A chief financial officers’ ( CFOs) survey conducted by PwC on ‘New World, New Skills’ based on the work-related new realities caused by the Covid-19 pandemic cites that the said professionals are focusing more on making their organizations agile in order to find new opportunities and ways of working. The survey established that 68% of Africa’s CFOs are in need of accelerating their plans for automation. By the same token, 63% CFOs globally are aiming at offering new or enhanced products or services for building revenue streams.
The Covid-19 pandemic has put pressure on jobs and training, besides accelerating e-commerce. In addition, it has digitized the way of working, leading to structural changes in the economy. The survey further indicates that working from home will still represent a key feature with 52% of the CFOs aiming to make remote work a permanent option. 75% on the other hand say increased flexibility developed during the pandemic will strengthen their organizations more as they face the future.
According to Muniu Thoithi – PwC East Africa advisory lead : “The current workforce is in dire need of nurturing agility, being able to change and adapt to the new realities and re-skilling whereby they will be able to sharpen their skills in order to remain relevant in the workforce and in business. Workers and leaders are now more than ever aware of the impact that automation and technology will have on them and their business.”
The automation and digitization of the workforce will not only alter jobs, but their number and perceived value whereby talent on creativity, innovation and imagination will be prioritized. Adaptability will be a key proponent of all this. According to the Kenya Bureau of Statistics, nearly 4.64 million people were jobless at the end of June 2020, up from 2.94 million at the end of March 2020. Indeed, Kenya’s unemployment rate increased by 10.4% because of the pandemic.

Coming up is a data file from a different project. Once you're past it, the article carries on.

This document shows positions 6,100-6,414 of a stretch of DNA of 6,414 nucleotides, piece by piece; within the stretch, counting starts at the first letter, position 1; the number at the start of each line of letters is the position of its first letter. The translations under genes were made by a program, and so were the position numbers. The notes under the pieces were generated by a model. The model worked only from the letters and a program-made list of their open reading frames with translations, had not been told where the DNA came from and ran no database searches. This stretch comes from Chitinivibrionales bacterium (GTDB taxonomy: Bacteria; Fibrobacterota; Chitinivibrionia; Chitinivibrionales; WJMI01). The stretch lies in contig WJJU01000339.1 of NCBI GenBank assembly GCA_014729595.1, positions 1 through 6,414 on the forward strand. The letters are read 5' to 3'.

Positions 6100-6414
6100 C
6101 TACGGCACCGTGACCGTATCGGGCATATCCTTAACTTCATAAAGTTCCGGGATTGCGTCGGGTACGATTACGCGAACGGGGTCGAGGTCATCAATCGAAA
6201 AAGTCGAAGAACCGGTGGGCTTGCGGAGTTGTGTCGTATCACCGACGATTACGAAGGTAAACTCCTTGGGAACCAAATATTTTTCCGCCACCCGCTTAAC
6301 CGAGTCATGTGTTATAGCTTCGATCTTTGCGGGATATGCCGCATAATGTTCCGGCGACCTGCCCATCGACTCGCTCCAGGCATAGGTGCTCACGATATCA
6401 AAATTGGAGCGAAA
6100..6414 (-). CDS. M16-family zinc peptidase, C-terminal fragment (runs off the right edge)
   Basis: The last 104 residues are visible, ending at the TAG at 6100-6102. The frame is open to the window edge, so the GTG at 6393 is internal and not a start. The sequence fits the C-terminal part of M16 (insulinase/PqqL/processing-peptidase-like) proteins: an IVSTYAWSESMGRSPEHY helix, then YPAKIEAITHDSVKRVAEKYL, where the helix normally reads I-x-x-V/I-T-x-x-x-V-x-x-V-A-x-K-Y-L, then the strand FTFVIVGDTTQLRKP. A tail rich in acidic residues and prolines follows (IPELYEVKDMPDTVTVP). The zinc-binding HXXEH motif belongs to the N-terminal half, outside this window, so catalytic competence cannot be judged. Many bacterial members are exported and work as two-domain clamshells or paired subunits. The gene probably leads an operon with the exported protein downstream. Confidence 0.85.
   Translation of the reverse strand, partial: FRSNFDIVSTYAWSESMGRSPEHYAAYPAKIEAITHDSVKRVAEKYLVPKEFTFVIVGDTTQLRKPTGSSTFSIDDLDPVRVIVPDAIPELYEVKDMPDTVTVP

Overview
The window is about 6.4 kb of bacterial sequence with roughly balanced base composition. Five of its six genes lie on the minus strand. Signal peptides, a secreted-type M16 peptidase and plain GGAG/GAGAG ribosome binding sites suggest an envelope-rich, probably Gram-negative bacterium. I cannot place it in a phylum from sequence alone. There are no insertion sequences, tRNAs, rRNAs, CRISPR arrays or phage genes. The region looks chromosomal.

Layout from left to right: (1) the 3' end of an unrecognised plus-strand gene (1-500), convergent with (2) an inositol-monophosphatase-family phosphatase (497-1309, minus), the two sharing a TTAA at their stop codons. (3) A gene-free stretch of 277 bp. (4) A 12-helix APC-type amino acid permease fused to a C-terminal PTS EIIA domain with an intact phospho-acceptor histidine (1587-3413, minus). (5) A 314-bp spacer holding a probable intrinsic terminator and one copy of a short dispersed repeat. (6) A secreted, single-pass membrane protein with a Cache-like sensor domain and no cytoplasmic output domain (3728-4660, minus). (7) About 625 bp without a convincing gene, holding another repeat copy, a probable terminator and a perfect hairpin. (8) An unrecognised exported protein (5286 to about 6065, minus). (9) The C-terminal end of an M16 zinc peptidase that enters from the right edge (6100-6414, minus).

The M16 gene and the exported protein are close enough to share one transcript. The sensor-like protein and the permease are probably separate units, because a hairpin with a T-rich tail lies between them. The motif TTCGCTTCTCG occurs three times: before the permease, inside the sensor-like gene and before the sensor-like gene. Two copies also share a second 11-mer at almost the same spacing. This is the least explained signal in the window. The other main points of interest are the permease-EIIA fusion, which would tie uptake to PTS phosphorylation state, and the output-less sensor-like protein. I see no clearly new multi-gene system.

The PwC survey further illustrates that workers are worried about their future, creating pressure on government and businesses. About 55% are worried about automation or other innovations taking their job, 60% think fewer people will have stable, long-term employment in the future, while 30% of the current jobs are at high risk of being displaced by automation by 2030.
Some of the industries to be affected by automation include: transport and storage, manufacturing, wholesale and retail trade, finance and insurance, human health, social work and education. The World Economic Forum (WEF) 2019 indicated that work landscape is changing and by 2022, around 75 million roles will be in decline since 133 million people will need new career paths enforced by the digitization of the workforce. Workers have not given up with at least 74% willing and ready to embark on a new skill or train further in order to remain employable in the future. If offered training by their employers, the workers are willing to commit two days per month on training to upgrade their skills.